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Americans love their fireworks, to the tune of $1.2 billion

Spending is up sharply since 2000, though the pyrotechnics industry is worried about the prospect of tariffs on imports from China.

Craig Allen of New York fills up his

Craig Allen of New York fills up his shopping cart with fireworks June 27 at the Phantom Fireworks in Hinsdale, N.H. Photo Credit: The Brattleboro Reformer via AP/Kristopher Radder

Americans spent $1.2 billion on fireworks in 2017, from sparklers in backyards to shimmering rockets over Jones Beach, according to the American Pyrotechnics Association, based in Bethesda, Maryland.

Spending on fireworks fluctuates from year to year, but the trend is clearly rising. Americans spent $602 million on fireworks in 2000, about half the level of last year. The volume of fireworks has also grown during that time, to 254.4 million pounds from 152.2 million pounds.

Nationally, consumer spending on fireworks grew from $407 million in 2000 to $885 million last year, the APA said.

Nassau and Suffolk counties ban all consumer fireworks, though some revelers have been known to bring them in from municipalities where they are legal.

About 70 percent of display fireworks used by professionals and 99 percent of consumer fireworks are imported from China, according to the APA.

So far, the Trump administration’s tariff policies have not yet targeted fireworks imports. Nevertheless, the fireworks industry is “keeping an eye on the situation,” said Julie L. Heckman, executive director of the APA. Any tariffs imposed on consumer fireworks, such as firecrackers and bottle rockets, would be “very significant,” she said.

Italy and Spain also export fireworks to the U.S. market.

Felix “Phil” Grucci, president and chief executive of Long Island’s Fireworks by Grucci Inc., the Bellport-based company that is one of the best known pyrotechnics businesses in the world, said tariffs “would have more of an effect on the consumer fireworks industry” than on companies focused on professional fireworks displays. That’s because the cost of the fireworks themselves are only part of the cost of a professional fireworks show, which also includes engineering, design and specialized transportation arrangements for explosives, which require safety permits and special insurance.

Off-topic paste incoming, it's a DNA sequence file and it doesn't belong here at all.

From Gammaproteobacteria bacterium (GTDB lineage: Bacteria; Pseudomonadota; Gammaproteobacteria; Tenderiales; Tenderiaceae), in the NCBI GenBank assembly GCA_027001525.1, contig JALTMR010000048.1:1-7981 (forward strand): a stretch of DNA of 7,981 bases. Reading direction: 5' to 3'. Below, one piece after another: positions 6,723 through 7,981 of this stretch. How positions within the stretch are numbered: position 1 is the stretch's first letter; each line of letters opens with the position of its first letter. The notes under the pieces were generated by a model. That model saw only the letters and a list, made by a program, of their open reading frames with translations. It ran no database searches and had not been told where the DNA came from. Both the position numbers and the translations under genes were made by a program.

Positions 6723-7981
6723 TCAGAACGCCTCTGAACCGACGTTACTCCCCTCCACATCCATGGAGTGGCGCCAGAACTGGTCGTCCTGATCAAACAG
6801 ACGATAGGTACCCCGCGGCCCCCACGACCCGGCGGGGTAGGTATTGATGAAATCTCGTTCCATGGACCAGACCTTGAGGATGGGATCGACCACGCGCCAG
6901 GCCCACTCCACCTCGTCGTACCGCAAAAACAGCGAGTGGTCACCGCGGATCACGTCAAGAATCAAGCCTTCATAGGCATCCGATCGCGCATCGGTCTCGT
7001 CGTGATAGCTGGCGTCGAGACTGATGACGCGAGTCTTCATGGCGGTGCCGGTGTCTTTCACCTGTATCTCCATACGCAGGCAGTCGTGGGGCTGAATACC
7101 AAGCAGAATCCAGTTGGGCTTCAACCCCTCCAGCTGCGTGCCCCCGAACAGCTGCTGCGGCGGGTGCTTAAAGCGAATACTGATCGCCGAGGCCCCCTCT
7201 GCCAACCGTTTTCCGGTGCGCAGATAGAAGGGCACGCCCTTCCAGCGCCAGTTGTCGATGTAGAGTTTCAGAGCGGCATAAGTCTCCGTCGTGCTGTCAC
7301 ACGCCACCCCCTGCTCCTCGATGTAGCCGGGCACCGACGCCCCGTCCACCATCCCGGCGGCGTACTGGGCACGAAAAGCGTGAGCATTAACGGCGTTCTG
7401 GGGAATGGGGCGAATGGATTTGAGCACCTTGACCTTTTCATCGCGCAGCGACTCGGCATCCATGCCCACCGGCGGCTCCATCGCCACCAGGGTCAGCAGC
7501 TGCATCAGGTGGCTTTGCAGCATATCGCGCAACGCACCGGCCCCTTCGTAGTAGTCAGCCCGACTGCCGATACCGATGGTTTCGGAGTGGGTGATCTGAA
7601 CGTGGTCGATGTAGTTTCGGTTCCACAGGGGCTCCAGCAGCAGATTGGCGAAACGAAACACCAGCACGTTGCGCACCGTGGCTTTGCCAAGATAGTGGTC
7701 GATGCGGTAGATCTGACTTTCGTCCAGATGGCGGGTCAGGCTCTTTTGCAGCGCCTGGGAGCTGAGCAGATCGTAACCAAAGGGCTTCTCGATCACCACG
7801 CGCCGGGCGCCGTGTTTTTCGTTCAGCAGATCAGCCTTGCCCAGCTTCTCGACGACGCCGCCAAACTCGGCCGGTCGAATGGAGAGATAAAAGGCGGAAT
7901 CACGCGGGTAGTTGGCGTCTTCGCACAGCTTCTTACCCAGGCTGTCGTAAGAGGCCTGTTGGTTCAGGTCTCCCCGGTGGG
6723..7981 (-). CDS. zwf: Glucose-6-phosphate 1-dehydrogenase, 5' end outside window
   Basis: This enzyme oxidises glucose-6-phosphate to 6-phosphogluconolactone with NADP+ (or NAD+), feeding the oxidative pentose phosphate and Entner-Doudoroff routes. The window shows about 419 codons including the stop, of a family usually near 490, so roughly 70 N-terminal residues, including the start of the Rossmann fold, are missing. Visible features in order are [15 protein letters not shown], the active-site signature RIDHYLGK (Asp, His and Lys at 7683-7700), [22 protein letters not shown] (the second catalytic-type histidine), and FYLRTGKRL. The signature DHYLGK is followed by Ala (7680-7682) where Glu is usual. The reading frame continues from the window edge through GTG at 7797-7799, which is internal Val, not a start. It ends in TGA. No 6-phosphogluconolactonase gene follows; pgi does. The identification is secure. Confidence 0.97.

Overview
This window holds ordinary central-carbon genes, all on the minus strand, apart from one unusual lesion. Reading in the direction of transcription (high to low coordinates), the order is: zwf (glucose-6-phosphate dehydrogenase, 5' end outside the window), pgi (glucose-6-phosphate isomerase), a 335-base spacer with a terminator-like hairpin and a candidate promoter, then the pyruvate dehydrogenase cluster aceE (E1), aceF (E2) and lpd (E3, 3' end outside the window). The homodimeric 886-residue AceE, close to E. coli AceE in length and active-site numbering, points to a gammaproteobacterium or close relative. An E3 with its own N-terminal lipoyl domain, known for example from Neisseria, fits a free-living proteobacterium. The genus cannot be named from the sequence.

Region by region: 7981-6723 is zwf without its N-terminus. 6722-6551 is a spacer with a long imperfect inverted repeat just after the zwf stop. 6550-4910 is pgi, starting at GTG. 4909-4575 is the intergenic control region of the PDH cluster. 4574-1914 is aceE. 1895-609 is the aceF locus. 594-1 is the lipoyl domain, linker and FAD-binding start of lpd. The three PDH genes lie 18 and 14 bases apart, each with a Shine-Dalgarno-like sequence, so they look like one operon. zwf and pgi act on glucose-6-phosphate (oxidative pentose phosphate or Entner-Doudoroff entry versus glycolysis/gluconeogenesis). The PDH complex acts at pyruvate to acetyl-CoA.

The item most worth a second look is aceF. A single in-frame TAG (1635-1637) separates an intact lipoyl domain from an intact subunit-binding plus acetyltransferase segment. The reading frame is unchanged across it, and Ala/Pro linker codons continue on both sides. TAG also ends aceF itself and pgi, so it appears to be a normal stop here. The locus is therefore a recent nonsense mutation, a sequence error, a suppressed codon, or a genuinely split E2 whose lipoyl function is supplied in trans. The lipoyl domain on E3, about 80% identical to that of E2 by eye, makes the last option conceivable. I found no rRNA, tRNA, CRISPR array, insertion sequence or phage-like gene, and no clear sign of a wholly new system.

Moreover, if Chinese supplies were interrupted, Grucci’s manufacturing arm could boost domestic production, he said.

Grucci’s manufacturing arm also provides the Defense Department with simulated hand grenades and ground bursts to train U.S. soldiers. “About 50 percent of the Grucci family business is manufacturing for the Department of Defense,” Grucci said.

Forty-nine states and the District of Columbia now allow consumers to buy some form of fireworks, and a gradual loosening of laws have spurred rising demand, Heckman said.

The only state with a blanket ban on consumer fireworks is Massachusetts, which should have its native son John Adams “rolling in his grave,” Heckman said.

She said it was Adams who foretold the celebration of Independence Day in a letter to his wife, Abigail, on July 3, 1776, writing: “It ought to be solemnized with pomp and parade, with ... guns, bells, bonfires and illuminations from one end of this continent to the other from this time forward forever more.”

" 'Illuminations' are fireworks,” Heckman said.

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